Aeropets of the 91st Photo Squadron


During World War II the 91st Photo Squadron Wing operated throughout Central and South America.  Our principal base was at Talara, Peru, just south of the equator and located on a good harbor. Talara is the westernmost point on the South American continent in a desert devoid of any living thing save for monster scorpions.  Our primary mission was to photograph and map many uncharted areas of South America.

Our base was an isolated and barren place.  It had a good landing field, but hardly anything to help us pass the time when we weren’t on duty.  So we had a number of pets.


We were certainly not the only Army Air Corps unit to adopt animals as pets, but we did have some unusual ones.  My favorite was LOOP, a miniature dachshund.  LOOP was born in a hangar at our base at Talara. LOOP flew with me occasionally on low altitude flights, such as tests or supply trips to the depot in Panama.  His favorite “seat” was in the nose. He never saw a tree or fire hydrant he didn’t visit; his urinal of choice—the nose wheel of my plane.

TAXI was one of the dozens of wild burros who adopted us.  The burros spent their days wandering around looking for the scant weeds in the rocky arroyos which surrounded us.  As night approached they would bed down on our runway, warmed by the constant sunshine which protected them from the cold of the desert.  TAXI had a definite preference for the concrete volleyball court, which happened to be beside the mess hall. TAXI was the best fed animal of the bunch.  TAXI helped us chase the sleepy heads off the runway at dawn so we could take off.  He seemed to enjoy the sirens and shotgun blasts which served as alarms.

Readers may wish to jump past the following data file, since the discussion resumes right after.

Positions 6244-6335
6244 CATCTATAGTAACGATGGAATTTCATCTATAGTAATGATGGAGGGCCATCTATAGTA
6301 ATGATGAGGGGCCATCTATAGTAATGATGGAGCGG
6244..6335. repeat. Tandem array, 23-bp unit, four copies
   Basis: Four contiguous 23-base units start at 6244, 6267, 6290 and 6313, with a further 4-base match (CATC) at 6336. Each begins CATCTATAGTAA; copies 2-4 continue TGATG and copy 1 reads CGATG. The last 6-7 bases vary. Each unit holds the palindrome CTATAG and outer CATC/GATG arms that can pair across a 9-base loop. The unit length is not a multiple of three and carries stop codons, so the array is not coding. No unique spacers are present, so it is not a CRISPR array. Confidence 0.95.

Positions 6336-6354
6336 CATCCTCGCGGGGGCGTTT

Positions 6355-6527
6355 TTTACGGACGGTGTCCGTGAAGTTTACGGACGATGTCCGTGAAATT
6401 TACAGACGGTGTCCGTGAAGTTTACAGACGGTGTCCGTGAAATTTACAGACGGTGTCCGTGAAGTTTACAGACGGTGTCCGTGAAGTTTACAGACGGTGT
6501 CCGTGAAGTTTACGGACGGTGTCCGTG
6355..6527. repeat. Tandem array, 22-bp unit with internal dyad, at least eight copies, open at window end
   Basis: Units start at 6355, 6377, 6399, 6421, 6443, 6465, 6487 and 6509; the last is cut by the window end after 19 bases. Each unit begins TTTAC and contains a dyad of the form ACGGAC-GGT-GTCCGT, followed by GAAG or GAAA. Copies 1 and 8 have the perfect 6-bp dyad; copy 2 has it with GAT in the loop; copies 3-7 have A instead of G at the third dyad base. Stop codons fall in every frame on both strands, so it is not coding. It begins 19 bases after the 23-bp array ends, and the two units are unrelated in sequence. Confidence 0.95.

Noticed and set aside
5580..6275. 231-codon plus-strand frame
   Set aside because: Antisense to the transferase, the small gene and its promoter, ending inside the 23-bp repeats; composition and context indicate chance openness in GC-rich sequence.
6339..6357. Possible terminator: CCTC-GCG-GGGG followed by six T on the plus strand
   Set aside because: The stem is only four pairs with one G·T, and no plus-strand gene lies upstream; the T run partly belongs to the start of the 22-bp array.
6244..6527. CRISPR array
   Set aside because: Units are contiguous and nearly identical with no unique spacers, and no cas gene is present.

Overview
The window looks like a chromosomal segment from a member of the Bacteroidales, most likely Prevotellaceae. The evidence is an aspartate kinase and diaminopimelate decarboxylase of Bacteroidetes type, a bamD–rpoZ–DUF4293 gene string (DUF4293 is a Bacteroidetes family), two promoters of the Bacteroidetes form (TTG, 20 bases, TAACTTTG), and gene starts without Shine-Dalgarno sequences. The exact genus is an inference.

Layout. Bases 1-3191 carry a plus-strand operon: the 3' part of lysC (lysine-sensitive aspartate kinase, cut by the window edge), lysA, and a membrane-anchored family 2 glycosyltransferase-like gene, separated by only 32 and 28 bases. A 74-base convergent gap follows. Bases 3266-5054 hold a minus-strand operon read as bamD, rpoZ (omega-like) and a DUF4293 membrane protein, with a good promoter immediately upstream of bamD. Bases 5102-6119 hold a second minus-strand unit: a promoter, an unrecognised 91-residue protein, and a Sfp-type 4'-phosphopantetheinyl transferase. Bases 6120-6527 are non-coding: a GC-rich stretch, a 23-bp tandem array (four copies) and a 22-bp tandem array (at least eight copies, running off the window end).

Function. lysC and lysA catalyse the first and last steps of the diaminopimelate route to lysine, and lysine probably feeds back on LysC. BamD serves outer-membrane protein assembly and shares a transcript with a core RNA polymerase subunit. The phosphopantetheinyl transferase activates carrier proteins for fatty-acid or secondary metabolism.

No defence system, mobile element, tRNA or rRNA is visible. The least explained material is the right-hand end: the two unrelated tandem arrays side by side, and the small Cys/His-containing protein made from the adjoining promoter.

We tried without much luck to organize burro races.  The squadron prankster somehow managed to get one of the smaller creatures into the “old man’s” plane late one night.  The perpetrator was promoted to “sanitation engineer” and grounded for a week—beginning after the cleanup.

KITTY, a cuddly little Calico kitten, belonged to Gus, my navigator.  When we were ordered to move from Talara to Santiago, Chile, it looked as though KITTY would be left behind.  But Gus talked me into adding her to the manifest.  She hopped onto my shoulder and then up onto the top of the instrument panel, where she soon drifted off to dreamland.  I pulled out my trusty little camera and “shot” her.


Several years later, this picture was lifted and published in a magazine and a couple of books. The caption “outed” me for violating Army regulations prohibiting carrying animals on aircraft.  Nothing came of it; it was one of the few times that my age and the Statute of Limitations came to my rescue!

[Photos by Ole Griffith]

Machu Picchu

Machu Picchu by Georgianna Palmer  

(We climbed with friends the stones of Machu Picchu, one of the Wonders of the World.)

In the late 1970’s, my husband Mike and I were members of the Paradise Valley Racquet Club.  We met interesting couples there with whom we played tennis and with whom we socialized.

We became very close friends with one of the couples that we met.  Suresh was a physician who was born in India; his wife Trudy was a vivacious redhead born in Germany.

They had two bright and charming children, Miriam and Robert, both of whom I adored.